How To Bypass Amazon Prime Geo Blocking

One of the more annoying, and really unfair, things that are tied to video on demand services are geographical restrictions. Also known as geoblocking, this is a restriction of content that certain providers, services, and companies can give you. While these are mostly caused by distributors, and not by services, this is still very frustrating.

Namely, the content you can receive from Amazon Prime in America will be significantly different to the content you get if you’re in Korea, or India, or France. However, it’s completely normal and natural that you want to get more out of your subscription, and that you want equal treatment. For that reason, we suggest you read the article below, and find out exactly what you need to do to bypass geo blocking.

Why does this happen?

We already mentioned why this happens – distribution laws and deals. However, how they figure this out is just as important. They use your IP address.

Now, your IP address is your online address. Assigned to you by your ISP, it’s a special identifier that allows you to access any content you might have requested. However, this entails one other thing relevant to this article – your location.

Use a VPN (Virtual private network)

One of the best ways you can mask your online presence and location is by using a VPN. Now, a Virtual Private Network is a fantastic encryption measure. By using a VPN, you let your device connect to a relevant internet network through a proxy server. This server masks your IP address, it hides your actual geographical location, replacing it with a virtual one.

Think of the VPN as creating a kind of tunnel for your device. This tunnel protects and masks your data, so you will not only change your IP location, you will also be a bit more protected when you go online.

Now, as far as setting one up is concerned, it’s not nearly as complicated as you would think. First, you want to check this free VPN list, and find a provider that seems to suit your needs. From there, just follow the instructions, install it, set it all up, choose an appropriate server (we suggest a US one for Amazon Prime), and you are good to go.

Now, the core issue with VPNs is that you need to find a good VPN. If you don’t, you might end up with slow speeds, and a generally poor experience.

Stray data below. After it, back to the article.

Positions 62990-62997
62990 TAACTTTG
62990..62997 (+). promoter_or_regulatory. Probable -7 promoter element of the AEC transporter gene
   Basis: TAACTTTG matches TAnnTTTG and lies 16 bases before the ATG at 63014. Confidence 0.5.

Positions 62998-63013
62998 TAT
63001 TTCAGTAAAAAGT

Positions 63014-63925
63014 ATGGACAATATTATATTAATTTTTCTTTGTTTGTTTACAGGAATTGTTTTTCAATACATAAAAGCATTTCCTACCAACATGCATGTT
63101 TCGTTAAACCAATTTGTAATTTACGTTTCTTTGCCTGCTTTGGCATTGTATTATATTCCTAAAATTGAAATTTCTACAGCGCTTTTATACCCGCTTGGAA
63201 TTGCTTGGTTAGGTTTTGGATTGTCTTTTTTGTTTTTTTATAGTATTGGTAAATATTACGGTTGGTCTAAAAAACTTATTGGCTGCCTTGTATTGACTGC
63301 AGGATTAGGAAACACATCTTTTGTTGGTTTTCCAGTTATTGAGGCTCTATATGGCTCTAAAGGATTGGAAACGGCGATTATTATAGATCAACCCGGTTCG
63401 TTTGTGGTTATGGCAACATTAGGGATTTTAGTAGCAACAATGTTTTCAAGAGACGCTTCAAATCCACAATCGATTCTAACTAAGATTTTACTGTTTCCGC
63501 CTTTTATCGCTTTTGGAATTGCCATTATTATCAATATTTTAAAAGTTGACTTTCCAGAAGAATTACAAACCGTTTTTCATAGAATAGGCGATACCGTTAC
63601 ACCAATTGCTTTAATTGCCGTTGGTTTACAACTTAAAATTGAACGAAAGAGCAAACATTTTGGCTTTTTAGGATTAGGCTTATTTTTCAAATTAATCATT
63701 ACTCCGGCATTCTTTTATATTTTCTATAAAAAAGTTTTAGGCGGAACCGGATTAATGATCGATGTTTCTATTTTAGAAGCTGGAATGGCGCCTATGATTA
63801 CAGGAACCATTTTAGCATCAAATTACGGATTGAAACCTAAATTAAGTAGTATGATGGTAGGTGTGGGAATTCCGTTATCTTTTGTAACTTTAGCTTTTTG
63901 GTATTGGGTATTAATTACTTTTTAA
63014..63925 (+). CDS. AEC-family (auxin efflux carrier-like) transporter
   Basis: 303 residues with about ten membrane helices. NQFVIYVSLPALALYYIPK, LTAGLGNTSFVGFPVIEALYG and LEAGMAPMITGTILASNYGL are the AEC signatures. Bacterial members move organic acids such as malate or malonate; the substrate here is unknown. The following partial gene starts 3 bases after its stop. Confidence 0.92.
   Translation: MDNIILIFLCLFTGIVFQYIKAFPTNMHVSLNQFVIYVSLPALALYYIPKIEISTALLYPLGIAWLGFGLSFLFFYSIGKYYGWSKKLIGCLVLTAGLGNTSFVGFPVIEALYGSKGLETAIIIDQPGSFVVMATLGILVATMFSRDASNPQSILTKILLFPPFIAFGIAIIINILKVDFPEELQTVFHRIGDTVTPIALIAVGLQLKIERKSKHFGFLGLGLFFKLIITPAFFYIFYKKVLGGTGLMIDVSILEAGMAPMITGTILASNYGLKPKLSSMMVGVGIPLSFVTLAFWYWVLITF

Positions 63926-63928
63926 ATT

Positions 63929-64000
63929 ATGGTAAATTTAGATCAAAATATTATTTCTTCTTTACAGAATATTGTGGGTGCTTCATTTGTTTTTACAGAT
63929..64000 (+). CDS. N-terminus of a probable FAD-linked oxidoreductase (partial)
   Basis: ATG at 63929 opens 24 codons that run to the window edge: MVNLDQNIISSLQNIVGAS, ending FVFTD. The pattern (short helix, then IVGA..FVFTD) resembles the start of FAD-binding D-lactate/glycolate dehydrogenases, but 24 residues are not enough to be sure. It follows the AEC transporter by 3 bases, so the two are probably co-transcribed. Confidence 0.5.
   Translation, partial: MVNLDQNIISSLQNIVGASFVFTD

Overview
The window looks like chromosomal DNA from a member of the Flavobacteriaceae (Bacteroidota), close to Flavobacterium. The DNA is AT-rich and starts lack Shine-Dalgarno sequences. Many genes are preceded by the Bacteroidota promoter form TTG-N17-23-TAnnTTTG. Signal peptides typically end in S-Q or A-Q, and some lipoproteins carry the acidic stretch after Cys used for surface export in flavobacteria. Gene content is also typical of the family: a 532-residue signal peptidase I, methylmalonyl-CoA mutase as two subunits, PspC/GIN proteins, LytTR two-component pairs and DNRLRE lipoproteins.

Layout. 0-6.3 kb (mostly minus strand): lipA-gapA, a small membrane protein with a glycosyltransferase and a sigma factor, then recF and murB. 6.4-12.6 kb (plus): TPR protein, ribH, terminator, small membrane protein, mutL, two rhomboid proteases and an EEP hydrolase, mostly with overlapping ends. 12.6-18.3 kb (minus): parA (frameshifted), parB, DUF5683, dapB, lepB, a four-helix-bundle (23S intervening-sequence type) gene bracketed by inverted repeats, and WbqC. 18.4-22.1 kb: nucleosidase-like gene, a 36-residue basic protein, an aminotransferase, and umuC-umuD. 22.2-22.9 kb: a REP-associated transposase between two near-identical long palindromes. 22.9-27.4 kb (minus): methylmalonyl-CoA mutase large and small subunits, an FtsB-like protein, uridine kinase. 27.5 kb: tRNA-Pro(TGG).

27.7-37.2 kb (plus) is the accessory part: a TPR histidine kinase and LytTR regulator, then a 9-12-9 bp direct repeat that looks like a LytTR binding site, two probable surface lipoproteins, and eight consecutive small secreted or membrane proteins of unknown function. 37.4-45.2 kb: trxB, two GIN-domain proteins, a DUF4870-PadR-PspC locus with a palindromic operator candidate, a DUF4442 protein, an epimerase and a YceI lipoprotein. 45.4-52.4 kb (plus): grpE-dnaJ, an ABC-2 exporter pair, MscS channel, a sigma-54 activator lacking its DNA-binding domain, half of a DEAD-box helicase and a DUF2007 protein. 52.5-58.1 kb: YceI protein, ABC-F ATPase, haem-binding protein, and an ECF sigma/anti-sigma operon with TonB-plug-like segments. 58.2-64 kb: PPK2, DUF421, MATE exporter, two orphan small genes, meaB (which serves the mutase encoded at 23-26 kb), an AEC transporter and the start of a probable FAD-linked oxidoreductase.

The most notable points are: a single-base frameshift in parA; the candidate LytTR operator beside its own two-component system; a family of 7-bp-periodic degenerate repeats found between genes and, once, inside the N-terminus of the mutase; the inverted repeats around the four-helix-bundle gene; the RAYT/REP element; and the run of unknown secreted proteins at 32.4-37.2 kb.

Use a Tor Browser

Another interesting thing you can try is setting up a Tor Browser. Tor relies on Onion Routing. Here, your data is encrypted and transmitted through a variety of servers. These servers, called relays, allow multi-layered encryption, guaranteeing that your identity and your location are encrypted.

It works by having your data encrypted through multiple layers, and each successive relay will transmit and decrypt more and more data.

Keep in mind there aren’t that many relays on the Tor network. IN fact, there are around 6000-7000 relays, while over 2 million users. In other words, slow internet speeds are a given. Also know that in certain cases, TOR can actually be blocked by your government.

Smart DNS services

You should consider getting a smart DNS service. Your Doman Name System service translates domain names into IP addresses. Now, without going into details, a smart DNS service will actually override those relevant DNS entries that actually show another relevant service (like Amazon prime, for example) what your location is. So, your connection will be rerouted through a specific proxy server.

You need to keep in mind that your internet service provider might block your DNS through your transparent proxy. This, of course, depends on your server.

A proxy server

When you get a proxy server, you get a kind of intermediary between the relevant client device (in your case, your computer) and the server whose services the client device is requesting. It also uses local caching. This allows you to deliver faster responses to a cached website. In other words, the page is returned to the user, without needed to contact the website again.

Now, a problem with a proxy server is that these can often end up being overcrowded, and thus suffer from some serious downtime. Also, a proxy server (website) might not allow you to push through a log-in page. Still, no reason you shouldn’t try your luck.

Conclusion

And there you have it folks, a couple of ways you can bypass Amazon Prime's geo blocking functions. Whether you should go and push forward with a good VPN, or perhaps try and experiment with the Tor browser and onion routing. Maybe what you really need is a solid Smart DNS Service, or a proxy server. Just remember to stick to the instructions, and you should be watching your favourite show in no time.



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